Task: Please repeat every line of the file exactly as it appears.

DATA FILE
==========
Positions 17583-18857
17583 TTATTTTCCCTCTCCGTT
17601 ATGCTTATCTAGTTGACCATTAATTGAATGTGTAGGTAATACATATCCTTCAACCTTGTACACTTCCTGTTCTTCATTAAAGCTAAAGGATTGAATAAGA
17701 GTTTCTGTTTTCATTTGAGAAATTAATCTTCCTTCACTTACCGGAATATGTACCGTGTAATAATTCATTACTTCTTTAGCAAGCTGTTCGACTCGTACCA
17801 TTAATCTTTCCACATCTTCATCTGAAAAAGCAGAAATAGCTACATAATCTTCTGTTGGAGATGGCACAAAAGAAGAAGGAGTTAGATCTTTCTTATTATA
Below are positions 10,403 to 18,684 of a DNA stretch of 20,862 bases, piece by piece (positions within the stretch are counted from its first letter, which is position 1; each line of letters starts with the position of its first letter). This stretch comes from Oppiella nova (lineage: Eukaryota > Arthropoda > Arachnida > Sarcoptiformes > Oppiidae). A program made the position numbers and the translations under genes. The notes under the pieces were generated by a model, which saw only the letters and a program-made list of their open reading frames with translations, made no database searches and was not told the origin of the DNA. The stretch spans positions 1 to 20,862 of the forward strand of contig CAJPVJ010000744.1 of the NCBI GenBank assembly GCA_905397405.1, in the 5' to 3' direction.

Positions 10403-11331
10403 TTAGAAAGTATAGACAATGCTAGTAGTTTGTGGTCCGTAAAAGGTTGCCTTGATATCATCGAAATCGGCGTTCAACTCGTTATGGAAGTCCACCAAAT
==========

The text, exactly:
Positions 17583-18857
17583 TTATTTTCCCTCTCCGTT
17601 ATGCTTATCTAGTTGACCATTAATTGAATGTGTAGGTAATACATATCCTTCAACCTTGTACACTTCCTGTTCTTCATTAAAGCTAAAGGATTGAATAAGA
17701 GTTTCTGTTTTCATTTGAGAAATTAATCTTCCTTCACTTACCGGAATATGTACCGTGTAATAATTCATTACTTCTTTAGCAAGCTGTTCGACTCGTACCA
17801 TTAATCTTTCCACATCTTCATCTGAAAAAGCAGAAATAGCTACATAATCTTCTGTTGGAGATGGCACAAAAGAAGAAGGAGTTAGATCTTTCTTATTATA
Below are positions 10,403 to 18,684 of a DNA stretch of 20,862 bases, piece by piece (positions within the stretch are counted from its first letter, which is position 1; each line of letters starts with the position of its first letter). This stretch comes from Oppiella nova (lineage: Eukaryota > Arthropoda > Arachnida > Sarcoptiformes > Oppiidae). A program made the position numbers and the translations under genes. The notes under the pieces were generated by a model, which saw only the letters and a program-made list of their open reading frames with translations, made no database searches and was not told the origin of the DNA. The stretch spans positions 1 to 20,862 of the forward strand of contig CAJPVJ010000744.1 of the NCBI GenBank assembly GCA_905397405.1, in the 5' to 3' direction.

Positions 10403-11331
10403 TTAGAAAGTATAGACAATGCTAGTAGTTTGTGGTCCGTAAAAGGTTGCCTTGATATCATCGAAATCGGCGTTCAACTCGTTATGGAAGTCCACCAAAT